Are all sugars created equal?

Glycemic index is a way of measuring the impact a given amount of sugar/carbohydrate has on your blood sugar, diabetics absolutely need to know this (ask my Dad!) but this is something you definitely want to know as well if you’re trying to blast some belly fat. How potent is the foods sugar content?

Now, in order to do a fair comparison, they have to use a fixed amount. In the case of the glycemic index, it's a standard 50 grams of carbohydrate.

Problem is, very few carbohydrate foods in real life are 50-gram portions.

See, if you go to Tescos to buy spices and there's a spice that's £500 a pound, that sounds like a lot of money. But if you're only buying a half-teaspoon of the stuff, it's pretty irrelevant. You want to know what you're going to pay at the till, not necessarily what you'd pay if you bought a pound.

Similarly, you really don't care what the impact of 50 grams is on your blood sugar; you care what the impact of the amount you're actually eating is. Still with me?

Glycemic load is a more sophisticated formula that takes into account the actual grams of carbs you're eating -- the standard portion size. The glycemic index for watermelon is high (GI 72), leading a lot of people to think you should never eat watermelon, which is a not really a thought through conclusion. Fact is, the average portion of watermelon has about 7 grams of carbs. You'd have to eat a few whole watermelons to have a significant impact on your blood sugar. Most of the weight is water after all... appropriately named fruit you might say!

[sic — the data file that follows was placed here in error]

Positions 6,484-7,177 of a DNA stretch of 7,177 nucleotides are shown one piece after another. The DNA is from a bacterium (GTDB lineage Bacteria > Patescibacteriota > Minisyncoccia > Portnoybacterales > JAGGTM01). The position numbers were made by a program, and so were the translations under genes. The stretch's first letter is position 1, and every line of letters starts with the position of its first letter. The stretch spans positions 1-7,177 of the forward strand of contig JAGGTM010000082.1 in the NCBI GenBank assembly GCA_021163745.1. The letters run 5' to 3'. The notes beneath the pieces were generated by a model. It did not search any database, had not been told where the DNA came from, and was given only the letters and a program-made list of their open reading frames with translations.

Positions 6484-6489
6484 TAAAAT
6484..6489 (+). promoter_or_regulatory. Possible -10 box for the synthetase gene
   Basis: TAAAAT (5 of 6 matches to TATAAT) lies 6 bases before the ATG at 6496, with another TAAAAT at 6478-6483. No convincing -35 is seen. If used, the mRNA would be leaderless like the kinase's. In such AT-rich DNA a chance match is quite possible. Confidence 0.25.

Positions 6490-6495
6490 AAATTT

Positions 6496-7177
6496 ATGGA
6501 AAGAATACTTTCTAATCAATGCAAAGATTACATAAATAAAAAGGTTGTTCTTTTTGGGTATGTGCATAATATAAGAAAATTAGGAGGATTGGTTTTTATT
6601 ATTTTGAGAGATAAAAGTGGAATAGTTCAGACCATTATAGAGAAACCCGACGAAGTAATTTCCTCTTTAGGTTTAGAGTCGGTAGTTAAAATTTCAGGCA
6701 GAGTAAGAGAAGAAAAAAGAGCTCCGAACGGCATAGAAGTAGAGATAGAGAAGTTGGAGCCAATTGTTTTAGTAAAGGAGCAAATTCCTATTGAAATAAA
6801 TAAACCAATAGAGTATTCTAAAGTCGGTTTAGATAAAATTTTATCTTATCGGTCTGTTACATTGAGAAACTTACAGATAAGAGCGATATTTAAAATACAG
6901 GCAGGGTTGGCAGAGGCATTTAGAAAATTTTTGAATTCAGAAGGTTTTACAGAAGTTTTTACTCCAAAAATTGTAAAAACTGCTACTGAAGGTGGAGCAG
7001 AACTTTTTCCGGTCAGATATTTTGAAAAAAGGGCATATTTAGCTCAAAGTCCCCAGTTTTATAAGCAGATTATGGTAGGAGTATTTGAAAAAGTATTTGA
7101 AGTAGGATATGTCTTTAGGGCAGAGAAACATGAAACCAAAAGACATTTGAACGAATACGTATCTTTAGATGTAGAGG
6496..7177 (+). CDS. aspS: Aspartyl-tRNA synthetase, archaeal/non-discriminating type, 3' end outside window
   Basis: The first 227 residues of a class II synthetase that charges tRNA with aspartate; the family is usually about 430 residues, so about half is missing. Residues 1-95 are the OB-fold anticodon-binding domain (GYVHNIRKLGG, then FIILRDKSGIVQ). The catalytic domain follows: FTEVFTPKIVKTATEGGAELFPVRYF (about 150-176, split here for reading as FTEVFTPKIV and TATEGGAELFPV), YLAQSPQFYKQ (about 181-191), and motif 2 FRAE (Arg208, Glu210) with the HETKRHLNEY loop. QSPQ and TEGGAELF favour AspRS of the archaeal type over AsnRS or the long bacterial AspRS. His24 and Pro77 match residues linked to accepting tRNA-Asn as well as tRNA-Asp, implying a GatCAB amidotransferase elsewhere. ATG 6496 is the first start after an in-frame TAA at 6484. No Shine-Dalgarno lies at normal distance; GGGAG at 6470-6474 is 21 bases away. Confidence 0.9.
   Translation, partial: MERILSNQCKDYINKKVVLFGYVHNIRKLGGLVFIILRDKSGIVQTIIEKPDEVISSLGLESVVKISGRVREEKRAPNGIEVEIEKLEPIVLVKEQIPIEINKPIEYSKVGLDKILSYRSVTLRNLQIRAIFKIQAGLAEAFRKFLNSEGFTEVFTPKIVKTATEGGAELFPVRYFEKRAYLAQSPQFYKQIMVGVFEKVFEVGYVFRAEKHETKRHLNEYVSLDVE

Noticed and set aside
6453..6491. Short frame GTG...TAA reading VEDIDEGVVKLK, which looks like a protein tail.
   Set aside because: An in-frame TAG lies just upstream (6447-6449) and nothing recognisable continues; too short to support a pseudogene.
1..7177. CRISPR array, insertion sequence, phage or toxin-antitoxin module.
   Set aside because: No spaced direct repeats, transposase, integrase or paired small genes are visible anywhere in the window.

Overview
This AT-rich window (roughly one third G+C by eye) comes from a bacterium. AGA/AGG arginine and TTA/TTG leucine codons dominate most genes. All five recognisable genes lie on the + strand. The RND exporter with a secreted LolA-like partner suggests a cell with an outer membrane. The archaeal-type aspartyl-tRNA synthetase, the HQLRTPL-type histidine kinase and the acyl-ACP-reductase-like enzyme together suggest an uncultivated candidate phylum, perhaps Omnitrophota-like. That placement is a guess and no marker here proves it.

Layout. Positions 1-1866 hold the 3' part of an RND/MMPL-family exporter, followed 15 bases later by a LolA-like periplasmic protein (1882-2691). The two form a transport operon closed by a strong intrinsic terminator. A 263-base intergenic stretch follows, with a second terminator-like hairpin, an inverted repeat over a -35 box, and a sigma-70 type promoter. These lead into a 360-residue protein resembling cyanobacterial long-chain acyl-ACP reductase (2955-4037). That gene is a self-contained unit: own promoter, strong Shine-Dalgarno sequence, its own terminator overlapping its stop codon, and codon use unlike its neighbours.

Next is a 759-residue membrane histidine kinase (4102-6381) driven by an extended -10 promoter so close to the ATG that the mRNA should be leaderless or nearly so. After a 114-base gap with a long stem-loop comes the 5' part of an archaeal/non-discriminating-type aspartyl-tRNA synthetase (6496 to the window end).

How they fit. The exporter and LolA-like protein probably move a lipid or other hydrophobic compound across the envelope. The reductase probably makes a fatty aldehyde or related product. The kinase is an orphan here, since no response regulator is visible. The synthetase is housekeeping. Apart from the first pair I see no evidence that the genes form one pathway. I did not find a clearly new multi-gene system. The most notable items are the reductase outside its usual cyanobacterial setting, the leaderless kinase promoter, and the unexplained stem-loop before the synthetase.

The glycemic load of a watermelon, on the other hand, is only 5, making it an extremely low-glycemic food -- unless you're drinking pints or pure melon juice or eating 6 at a sitting. OR you give it to your 1 year old before bed, done that, learnt the lesson!! Portion size matters (as does sleep!). Don't actually try this by the way!!

White pasta, on the other hand, has a moderate glycemic index, but is almost never eaten in 50-gram portions. Factor in the portion size at a typical sitting (including seconds, which is inevitable) and your blood sugar will be through the roof, and stay there for a week. Not surprisingly, the glycemic load of pasta is very high.

The technical formula for glycemic load is GI (glycemic index), multiplied by the number of grams of carbohydrates in the portion, then divided by 100. Low glycemic load is between 1 and 10, medium is between 10 and 20, and anything over 20 is very high.

That said, remember that both glycemic index and glycemic load only refer to the food eaten alone. Add some fibre, fat or protein and the total impact goes down. And plenty of high-glycemic foods are good for you (say, carrot juice) while plenty of low-glycemic foods (fried donut holes) are not.

So take glycemic load into account, but don't be a slave to it. It's just one measurement to consider when planning a diet.

Incidentally, athletes in training actually can benefit from high-glycemic foods, especially when they're training at crazy intensity and a few times a day. Joe Blogs with Metabolic Syndrome... maybe not!



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